Lately I’ve been really annoyed by anything that contains plastic. In my head I see all small(er) particles disappearing in nature, in the soil, in animals and… in ourselves. What’s even more annoying is that there are few to no alternatives and when there are, they are much more expensive than their plastic counterpart.

There are also consumer items that you would never have thought would contain plastic, such as baby wipes and other hygienic or wet wipes, and in the past, tea bags and coffee pods. The latter two have now undergone a development (in the Netherlands) that means they no longer contain plastic.


Nowadays (since 2021), manufacturers are required to place a warning logo on their packaging if it contains plastic. Great! But then I came across something strange…. I had bought the organic version of a consumer item. 70% cotton top layer and 30% bioplastic underlay. Good job, I thought, but there is also the “contains plastic” logo on the packaging. Huh?

I’ve sent an email to the manufacturer, who replied quickly! He was able to tell me that the logo must be placed on all packaging that contains plastic in accordance with EU standards. Also those with bioplastics.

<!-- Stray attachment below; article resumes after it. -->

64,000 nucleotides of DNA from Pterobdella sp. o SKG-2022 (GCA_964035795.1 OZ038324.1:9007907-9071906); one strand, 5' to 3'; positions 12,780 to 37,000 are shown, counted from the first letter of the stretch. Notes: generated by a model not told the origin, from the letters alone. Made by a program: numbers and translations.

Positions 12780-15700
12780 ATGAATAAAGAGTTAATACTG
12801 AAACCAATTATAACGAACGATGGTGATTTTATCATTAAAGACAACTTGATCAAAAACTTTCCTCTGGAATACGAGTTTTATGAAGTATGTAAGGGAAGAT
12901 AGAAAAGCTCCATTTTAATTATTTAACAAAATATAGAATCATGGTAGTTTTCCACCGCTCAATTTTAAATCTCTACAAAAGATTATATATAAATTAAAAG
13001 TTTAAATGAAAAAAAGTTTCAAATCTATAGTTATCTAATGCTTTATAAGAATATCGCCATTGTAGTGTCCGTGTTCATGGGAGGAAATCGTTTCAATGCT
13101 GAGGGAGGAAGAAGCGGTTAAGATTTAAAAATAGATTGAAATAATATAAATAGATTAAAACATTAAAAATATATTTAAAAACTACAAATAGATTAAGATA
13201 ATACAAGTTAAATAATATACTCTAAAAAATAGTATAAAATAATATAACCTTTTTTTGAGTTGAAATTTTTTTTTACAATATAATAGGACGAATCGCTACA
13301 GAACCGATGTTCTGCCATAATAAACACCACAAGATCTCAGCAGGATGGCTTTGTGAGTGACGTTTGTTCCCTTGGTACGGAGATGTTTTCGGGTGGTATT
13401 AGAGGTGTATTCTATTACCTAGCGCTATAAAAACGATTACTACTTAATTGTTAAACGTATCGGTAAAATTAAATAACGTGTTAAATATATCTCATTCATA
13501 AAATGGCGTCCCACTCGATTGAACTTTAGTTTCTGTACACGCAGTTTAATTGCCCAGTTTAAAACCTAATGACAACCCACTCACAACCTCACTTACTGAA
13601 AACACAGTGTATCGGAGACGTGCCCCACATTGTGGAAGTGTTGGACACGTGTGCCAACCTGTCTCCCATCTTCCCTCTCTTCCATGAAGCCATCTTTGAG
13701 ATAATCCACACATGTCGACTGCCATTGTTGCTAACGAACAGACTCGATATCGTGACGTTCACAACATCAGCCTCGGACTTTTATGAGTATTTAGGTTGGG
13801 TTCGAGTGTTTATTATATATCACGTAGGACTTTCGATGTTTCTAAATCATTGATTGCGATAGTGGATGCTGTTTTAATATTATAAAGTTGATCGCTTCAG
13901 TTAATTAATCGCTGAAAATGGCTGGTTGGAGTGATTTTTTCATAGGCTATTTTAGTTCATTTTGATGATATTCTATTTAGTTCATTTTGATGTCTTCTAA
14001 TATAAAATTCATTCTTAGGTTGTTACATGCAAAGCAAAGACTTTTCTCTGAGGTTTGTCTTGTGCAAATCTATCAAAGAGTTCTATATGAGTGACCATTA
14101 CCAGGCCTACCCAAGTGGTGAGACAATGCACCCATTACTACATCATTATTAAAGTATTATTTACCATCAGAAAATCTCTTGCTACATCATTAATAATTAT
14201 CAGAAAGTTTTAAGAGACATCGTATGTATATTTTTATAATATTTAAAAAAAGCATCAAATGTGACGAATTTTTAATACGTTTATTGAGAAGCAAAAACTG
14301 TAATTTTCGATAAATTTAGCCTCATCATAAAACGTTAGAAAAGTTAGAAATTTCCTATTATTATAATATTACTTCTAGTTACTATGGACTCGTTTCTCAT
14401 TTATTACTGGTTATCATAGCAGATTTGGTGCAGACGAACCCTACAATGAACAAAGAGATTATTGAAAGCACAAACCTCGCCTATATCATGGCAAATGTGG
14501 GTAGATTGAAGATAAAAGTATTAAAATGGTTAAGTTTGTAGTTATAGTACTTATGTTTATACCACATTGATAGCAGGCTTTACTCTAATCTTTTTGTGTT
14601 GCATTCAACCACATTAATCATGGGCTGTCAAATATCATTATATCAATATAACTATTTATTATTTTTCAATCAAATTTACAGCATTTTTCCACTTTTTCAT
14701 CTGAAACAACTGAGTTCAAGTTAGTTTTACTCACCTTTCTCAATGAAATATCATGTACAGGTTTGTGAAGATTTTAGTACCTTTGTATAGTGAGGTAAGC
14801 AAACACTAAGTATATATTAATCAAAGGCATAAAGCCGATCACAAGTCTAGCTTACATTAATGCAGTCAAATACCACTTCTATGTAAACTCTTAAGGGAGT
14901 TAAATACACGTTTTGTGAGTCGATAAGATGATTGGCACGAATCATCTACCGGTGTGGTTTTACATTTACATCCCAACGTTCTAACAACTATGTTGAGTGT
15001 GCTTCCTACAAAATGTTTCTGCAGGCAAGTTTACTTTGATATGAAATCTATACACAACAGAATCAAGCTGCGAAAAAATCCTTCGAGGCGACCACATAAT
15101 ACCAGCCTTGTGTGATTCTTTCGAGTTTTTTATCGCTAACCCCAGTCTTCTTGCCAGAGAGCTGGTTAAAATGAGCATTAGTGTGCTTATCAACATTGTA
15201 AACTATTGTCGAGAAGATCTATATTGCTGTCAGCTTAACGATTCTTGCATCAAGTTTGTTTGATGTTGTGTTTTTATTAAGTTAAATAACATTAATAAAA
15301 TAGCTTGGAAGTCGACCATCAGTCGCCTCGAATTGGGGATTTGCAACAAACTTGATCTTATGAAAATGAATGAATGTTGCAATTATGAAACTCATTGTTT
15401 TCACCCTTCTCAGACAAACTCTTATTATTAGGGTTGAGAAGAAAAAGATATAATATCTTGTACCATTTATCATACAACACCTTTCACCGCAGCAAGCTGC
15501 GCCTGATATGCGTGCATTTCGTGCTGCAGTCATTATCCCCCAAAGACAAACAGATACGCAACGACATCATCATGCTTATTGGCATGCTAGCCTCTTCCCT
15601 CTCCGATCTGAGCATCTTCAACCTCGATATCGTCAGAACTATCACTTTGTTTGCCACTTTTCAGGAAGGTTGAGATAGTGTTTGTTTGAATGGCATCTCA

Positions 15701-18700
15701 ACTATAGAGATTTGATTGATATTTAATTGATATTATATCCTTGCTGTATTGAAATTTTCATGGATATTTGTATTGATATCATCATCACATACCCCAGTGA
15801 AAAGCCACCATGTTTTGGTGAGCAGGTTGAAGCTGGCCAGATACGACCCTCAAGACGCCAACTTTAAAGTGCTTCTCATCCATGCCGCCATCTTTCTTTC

And that’s probably because of this: The name “bioplastic” may be used for biobased plastics and biodegradable plastic, but biobased does not always mean that it is biodegradable and biodegradable does not always mean that the raw materials are organic.
And then there is compostable plastic, a plastic based on fossil raw materials that is biodegradable under certain conditions. This requires compost factories and has another beautiful logo.
Confusing? YES, FOR SURE!

The story goes that to make plastic that is completely degradable under normal conditions, we need a little more. But I know another story of a lady with a small shop who was obliged to replace her normal plastic bags with special biodegradable ones. She had put it on a shelf in the back somewhere. A few weeks later she saw holes in the bags and initially thought it was mice, but it turned out that the bags were already degrading. She had purchased “only” a thousand of them and almost saw them disappear into nothing before her eyes. Although it was of course not fun for this lady, the possibility does exist to make good, biodegradable products that are compostable under normal conditions.

We still have a long way to go.